Nerdy to some, but awesome to others, Sarah was a member of the Durango High School Forensics Team(Debate & Speech), as a member of the team she competed in National Extemporaneous Speaking. When she wasn’t debating national issues she was presenting them as the editor of the school paper. For a little more activity she also participated as a member of the school Softball Team.
Although she loved her life of reporting, speaking, and softball, she felt that she wanted a bigger city with closer connections during her college career, that’s why she came to DU. In what should come as no surprise, Sarah intends to major in Journalism and International Studies in the hopes of one day becoming a print journalist. She’s already well on her way to realizing this goal as she is already employed as a staff writer for the Clarion, having already covered controversial issues such as the Occupy Movement here at DU and in Colorado, the push by the RAs for Transgender bathrooms in the dorms, and the presidential election.
Despite her experiences in writing on campus, her performance in AP English means that this is her first writing class at DU. As someone who volunteers at a soup kitchen and loves journalism, she knew that this was class was right for her, even if she didn’t know which class she was picking when she originally signed up.
Sarah is a valuable contribution to the class and will surely aid others with her steadfast knowledge of all things journalism and her unique experiences.
Annie Wente is a girl on a mission. Since she was young she has dreamt big. At age five, she wanted to be a pediatrician because her grandfather always said that she was the only person in the family smart enough to be a doctor. However, as she progressed in school, she found that she hates science and decided to change directions. She is currently an International Studies major and a member of the Pioneer Leadership Program. She is considering adding a major or minor in Gender and Women’s Studies to prepare her for law school and work as an advocate for abused women.
Though she has high aspirations for her future, Annie thoroughly enjoys the present. She wants to “have fun being young” because she knows she will fondly reminisce on her college experiences for the rest of her life. Some of her favorite activities include skiing, reading, running, and baking.
Annie’s identity as a Catholic is equally important to her as her age. Her most memorable writing assignment was an open-ended paper in her religions class during her senior year of high school. The prompt was to reflect on everything she had learned in the class, and her fourteen-page product was a very insightful and personal reflection on the core values which direct her life.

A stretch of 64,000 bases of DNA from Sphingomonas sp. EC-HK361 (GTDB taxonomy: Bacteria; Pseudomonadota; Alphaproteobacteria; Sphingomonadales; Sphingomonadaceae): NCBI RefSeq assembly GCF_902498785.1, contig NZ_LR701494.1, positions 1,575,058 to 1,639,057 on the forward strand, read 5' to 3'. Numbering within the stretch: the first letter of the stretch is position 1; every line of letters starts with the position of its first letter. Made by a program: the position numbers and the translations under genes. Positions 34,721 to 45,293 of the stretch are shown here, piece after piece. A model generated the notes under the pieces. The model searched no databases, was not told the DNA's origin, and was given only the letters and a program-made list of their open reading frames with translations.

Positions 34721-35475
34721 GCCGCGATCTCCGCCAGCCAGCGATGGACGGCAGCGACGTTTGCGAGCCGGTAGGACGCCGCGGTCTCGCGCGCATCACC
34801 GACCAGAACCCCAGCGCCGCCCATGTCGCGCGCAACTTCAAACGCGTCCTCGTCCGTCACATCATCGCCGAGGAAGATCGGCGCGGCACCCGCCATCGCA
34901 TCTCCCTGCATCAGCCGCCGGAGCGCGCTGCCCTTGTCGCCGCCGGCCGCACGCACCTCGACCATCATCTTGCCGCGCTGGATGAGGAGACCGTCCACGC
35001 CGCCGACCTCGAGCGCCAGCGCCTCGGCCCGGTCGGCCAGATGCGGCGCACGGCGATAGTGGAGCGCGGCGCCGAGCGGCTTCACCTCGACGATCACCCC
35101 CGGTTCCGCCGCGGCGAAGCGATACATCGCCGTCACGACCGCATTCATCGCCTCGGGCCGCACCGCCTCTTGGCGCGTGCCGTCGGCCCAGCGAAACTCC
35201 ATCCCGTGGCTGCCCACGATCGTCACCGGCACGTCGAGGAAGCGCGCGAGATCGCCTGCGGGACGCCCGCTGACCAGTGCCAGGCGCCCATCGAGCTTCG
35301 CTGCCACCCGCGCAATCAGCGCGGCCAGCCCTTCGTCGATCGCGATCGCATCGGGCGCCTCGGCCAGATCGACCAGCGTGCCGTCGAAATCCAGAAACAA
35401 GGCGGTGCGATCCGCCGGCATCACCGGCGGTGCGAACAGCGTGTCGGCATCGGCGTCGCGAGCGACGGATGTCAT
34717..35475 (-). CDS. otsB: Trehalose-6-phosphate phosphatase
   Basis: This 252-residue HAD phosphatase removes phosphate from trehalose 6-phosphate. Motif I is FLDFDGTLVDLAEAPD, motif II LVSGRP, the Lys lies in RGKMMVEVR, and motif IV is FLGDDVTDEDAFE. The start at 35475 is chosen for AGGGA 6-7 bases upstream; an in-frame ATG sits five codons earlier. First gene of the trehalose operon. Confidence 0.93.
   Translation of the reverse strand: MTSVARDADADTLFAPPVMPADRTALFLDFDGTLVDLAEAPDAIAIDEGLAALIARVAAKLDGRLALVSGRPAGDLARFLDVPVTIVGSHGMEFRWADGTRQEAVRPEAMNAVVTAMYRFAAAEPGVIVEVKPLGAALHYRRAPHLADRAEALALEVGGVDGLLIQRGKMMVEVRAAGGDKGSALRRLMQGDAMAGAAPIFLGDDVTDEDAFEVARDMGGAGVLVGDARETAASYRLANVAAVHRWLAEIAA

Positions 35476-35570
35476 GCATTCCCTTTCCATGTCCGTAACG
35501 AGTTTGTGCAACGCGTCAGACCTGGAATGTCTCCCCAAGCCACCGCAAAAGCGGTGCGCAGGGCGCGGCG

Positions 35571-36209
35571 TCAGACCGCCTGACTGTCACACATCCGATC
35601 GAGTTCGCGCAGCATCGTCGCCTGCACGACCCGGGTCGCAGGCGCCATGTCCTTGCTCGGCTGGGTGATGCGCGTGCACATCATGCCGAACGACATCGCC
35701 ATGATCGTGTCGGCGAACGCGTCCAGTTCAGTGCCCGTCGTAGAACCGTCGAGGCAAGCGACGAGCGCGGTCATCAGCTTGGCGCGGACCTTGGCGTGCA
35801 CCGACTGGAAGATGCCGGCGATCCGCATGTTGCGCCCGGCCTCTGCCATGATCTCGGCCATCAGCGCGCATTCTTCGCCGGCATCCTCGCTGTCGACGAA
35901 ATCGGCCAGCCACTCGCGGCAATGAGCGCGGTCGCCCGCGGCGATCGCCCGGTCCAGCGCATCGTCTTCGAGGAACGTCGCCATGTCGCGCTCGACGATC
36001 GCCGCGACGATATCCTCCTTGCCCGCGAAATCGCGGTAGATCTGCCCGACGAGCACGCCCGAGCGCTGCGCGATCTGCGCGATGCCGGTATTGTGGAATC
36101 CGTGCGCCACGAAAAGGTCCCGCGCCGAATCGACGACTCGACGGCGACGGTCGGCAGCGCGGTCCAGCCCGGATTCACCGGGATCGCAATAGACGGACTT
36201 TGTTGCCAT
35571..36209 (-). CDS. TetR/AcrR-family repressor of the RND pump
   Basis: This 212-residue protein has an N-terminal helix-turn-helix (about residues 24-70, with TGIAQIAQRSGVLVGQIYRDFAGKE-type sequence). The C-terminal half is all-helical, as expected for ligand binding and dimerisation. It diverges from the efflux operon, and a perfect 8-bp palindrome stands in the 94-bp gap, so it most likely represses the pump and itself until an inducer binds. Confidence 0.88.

This writing class has personal meaning for her, too. She connected with the issue of homelessness during a missions trip to a shelter in Chicago. As she talked with the women there, she was shocked by their life stories and the unforeseeable circumstances that left them without a home. She is excited for this class because it offers a chance to discuss homelessness and to create a meaningful impact in the community. Working at the Gathering Place will be an additional opportunity for Annie to serve others around her; she routinely volunteers at South High School by mentoring students as they pursue higher education and careers.
Monday, March 26, 2012
I interviewed Emma, using fun questions as well as ones regarding her past as a writer and a civically engaged individual. Emma became an International Studies major after realizing her passion for the subject through a class last quarter. Her name was selected randomly from a baby name book by her parents. Also, when she was five, her most prominent career aspiration involved becoming a famous opera singer. At this age, she chose this career path because of her desire to sing in a “high voice” and wear elaborate costumes. Although Emma has no favorite animal to speak of, if she absolutely had to select one, it would be the sloth. If she could eat any dinner at home, her choice would be vodka pasta, made from a recipe that a friend passed on to her family.
Emma’s most salient identity is gender, simply because she recognizes its utter significance. “In our society, being a girl is pretty significant,” she says. An identity that she is interested in further exploring for the duration of this class is religion; despite her current identification as a tentative atheist, she wishes to examine her own religious identification as well as religious issues in a closer light throughout this quarter.
Her past as a writer includes writing for her high school newspaper, which she greatly enjoyed. Presently, Emma writes for the DU Clarion; she is a staff writer and generally writes two articles per week. Despite her love of writing, an area of writing that she does not relish in the least is poetry. However, she does enjoy creative writing in its other forms that do not involve poetry. Currently, she is a member of the Social Justice LLC. Through this organization, she volunteers with the Human Trafficking Task Force on campus. A notable and well-received event put on by this organization was a “teach-in” regarding chocolate and slavery. For her Social Justice class, she worked in a group to create a video on homelessness, based on interviews conducted with homeless people, meaning that she possesses prior experience with the topics of this course.